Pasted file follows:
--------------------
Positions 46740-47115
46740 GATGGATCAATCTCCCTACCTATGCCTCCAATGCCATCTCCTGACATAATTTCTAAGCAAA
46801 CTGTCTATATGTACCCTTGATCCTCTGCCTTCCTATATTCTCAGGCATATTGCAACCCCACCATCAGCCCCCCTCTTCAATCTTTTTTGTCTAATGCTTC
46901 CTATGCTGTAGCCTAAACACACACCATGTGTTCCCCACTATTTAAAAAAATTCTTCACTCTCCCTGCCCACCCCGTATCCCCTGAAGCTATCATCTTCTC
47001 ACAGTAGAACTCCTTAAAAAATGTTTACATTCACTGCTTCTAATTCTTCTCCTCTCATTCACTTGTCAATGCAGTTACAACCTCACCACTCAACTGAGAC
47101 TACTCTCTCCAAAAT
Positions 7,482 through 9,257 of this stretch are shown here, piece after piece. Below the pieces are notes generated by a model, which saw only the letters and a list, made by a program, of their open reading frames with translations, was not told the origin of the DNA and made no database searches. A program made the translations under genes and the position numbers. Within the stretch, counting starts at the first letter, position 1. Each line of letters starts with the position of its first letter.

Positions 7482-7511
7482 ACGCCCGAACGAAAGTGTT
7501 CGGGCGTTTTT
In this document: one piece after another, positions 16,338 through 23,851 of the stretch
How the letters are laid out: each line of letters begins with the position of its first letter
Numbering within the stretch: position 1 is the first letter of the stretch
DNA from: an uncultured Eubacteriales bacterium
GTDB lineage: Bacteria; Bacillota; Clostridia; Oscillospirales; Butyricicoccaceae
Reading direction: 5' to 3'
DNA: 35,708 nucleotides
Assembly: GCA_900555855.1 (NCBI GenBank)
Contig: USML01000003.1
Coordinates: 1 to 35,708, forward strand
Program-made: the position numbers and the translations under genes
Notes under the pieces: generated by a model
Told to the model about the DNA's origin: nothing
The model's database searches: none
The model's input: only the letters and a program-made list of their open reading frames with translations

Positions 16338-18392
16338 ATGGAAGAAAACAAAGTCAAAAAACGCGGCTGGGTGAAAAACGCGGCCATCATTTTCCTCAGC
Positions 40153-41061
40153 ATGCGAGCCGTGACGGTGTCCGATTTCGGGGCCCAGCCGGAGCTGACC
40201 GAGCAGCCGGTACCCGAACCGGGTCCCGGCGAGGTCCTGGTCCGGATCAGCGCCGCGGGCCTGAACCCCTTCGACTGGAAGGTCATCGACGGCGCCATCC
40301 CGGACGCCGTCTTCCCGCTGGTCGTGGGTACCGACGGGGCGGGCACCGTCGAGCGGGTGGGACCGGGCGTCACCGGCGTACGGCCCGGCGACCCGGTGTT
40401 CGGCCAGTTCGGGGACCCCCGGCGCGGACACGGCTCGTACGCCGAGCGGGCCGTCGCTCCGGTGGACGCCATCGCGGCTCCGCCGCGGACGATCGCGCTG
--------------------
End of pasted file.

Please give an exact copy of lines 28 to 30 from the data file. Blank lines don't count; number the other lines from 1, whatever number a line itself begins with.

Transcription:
Positions 40153-41061
40153 ATGCGAGCCGTGACGGTGTCCGATTTCGGGGCCCAGCCGGAGCTGACC
40201 GAGCAGCCGGTACCCGAACCGGGTCCCGGCGAGGTCCTGGTCCGGATCAGCGCCGCGGGCCTGAACCCCTTCGACTGGAAGGTCATCGACGGCGCCATCC